‘I realised that to achieve our goal of the dance being at the same level as the music, the entire production had to be choreographed’
After much consideration and experimentation, I realised that to achieve our goal of the dance being at the same level as the music, the entire production had to be choreographed. It’s not about dancers dancing and singers acting: every movement of the singers, the stage and the bodies of the dancers had to be choreographed. That’s how we could find the perfect balance.
We have created a completely different experience of opera for the audience. They are immersed in Alexander’s world, which is not realistic, and the bodies move in a non-realistic way. The images we present to the audience bring a new dimension to the opera, one that is not necessarily narrative. Everything you see becomes a metaphor, just like listening to instrumental music or experiencing a work of abstract art. It is an exercise in interpretation – the meaning of what you see comes from you. This is different to most of the operas I’ve seen – it’s more like watching contemporary dance. You can grasp the meaning of what you see without being able to put it into words.
‘I can come with contemporary dance and the audience can find their own meaning’
The structures of Baroque music and opera seria mean that they are also abstract, and that abstraction is the perfect place to create contemporary dance. It’s removed from how we make music today and how music moves us now. With music that doesn’t necessarily narrate the feeling, I can come with contemporary dance and the audience can find their own meaning. The audience isn’t given what they should feel. That’s an interesting way of experiencing performing arts in the contemporary world.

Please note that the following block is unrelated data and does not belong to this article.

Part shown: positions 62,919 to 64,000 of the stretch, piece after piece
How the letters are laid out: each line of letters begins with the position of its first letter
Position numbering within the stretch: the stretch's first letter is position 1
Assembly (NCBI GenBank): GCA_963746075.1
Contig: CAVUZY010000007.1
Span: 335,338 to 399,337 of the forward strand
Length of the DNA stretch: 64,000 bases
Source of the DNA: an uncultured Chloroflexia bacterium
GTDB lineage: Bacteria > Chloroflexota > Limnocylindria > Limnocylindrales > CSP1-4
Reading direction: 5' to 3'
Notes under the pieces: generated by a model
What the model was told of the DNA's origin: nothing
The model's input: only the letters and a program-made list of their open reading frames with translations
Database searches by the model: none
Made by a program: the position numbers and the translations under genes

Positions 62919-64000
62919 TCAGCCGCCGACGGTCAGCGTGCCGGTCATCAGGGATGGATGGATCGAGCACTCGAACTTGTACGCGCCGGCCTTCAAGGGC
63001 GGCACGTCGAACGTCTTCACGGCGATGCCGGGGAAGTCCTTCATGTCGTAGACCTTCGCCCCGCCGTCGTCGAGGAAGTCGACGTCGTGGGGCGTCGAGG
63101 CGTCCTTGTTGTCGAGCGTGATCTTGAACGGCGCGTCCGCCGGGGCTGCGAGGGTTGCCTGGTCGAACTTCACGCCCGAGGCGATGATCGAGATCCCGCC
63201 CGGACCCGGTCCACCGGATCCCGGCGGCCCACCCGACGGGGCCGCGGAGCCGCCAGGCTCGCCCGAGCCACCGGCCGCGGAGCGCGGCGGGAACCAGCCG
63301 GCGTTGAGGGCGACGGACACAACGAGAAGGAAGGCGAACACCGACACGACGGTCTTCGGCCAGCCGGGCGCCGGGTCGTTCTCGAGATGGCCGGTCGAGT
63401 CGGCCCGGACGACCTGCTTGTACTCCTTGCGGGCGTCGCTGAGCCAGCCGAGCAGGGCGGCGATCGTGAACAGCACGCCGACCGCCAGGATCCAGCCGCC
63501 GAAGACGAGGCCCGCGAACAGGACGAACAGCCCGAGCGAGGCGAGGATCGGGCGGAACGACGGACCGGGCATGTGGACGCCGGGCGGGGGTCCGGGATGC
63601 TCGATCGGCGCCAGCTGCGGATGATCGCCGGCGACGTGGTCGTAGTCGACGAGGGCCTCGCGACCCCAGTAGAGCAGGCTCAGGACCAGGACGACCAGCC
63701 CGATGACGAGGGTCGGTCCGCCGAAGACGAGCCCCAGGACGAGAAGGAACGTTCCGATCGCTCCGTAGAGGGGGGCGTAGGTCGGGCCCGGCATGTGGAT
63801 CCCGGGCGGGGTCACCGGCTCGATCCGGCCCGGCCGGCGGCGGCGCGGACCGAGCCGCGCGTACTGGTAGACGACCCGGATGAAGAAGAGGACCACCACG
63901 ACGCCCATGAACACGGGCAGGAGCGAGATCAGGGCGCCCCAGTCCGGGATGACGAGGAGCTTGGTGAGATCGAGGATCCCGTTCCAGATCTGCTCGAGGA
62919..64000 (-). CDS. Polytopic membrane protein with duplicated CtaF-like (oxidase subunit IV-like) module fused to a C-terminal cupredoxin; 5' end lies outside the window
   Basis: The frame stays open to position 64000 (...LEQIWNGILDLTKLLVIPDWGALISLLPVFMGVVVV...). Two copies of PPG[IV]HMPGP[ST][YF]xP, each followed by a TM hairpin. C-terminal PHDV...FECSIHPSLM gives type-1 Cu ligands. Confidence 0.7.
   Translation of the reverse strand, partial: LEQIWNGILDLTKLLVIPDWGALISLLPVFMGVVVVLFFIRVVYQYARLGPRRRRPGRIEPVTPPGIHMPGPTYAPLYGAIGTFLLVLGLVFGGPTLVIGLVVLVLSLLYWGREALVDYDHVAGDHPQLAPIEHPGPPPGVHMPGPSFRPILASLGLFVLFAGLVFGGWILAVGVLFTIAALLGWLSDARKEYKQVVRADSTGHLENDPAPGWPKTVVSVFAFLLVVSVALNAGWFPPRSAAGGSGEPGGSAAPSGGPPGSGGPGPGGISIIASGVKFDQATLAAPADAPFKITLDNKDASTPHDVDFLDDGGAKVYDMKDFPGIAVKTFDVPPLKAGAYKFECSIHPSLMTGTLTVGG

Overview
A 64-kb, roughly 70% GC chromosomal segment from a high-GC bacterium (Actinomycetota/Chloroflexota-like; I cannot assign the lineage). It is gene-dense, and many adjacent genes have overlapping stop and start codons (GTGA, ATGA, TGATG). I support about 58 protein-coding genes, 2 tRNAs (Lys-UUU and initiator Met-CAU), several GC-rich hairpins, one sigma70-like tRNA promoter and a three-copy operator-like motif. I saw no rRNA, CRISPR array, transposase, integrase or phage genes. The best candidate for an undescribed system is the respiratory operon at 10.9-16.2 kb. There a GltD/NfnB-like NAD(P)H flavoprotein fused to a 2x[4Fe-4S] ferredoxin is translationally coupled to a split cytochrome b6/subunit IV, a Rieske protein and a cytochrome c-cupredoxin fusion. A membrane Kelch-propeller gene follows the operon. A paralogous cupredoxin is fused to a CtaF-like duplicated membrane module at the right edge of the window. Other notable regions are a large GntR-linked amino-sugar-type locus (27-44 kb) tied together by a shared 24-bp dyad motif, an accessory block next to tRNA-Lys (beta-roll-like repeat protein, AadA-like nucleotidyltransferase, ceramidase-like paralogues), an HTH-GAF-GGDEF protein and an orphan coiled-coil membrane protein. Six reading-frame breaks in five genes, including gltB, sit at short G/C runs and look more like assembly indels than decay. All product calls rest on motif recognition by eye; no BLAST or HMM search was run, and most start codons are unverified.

I’ve been a fan of Baroque music since I was very young. This is early Mozart – he was 14 when he wrote it, although it’s not even his first opera, and I think it’s a masterpiece. You can recognise some of the themes of his later works, but he is still playing the rules of the game, which he later ignored.
‘I’ve learnt that if you surrender to the creative process, you achieve things that you couldn’t possibly have thought of otherwise’
I come to rehearsals prepared with many ideas to explore, but I’ve learnt that if you surrender to the creative process, you achieve things that you couldn’t possibly have thought of otherwise. It’s like the process of sculpting. I start with a huge rock, made up of many scenes and ideas. Then I sculpt it, removing everything that is not coherent, taking pieces away and only keeping the most important, coherent, beautiful jewels – the little diamonds I find inside this huge rock of ideas.
I know a piece is ready when there’s nothing more we can take out, rather than when there’s nothing more we can fit in. It’s a long process and it can be fun – the difficult part is when it’s time to put everything together and rehearse it to perfection. It’s the most interesting way to work and achieves the best results.
Mitridate opens at Royal Danish Opera on 8 April and at Malmö Opera on 14 April as a co-production with Skånes Dansteater.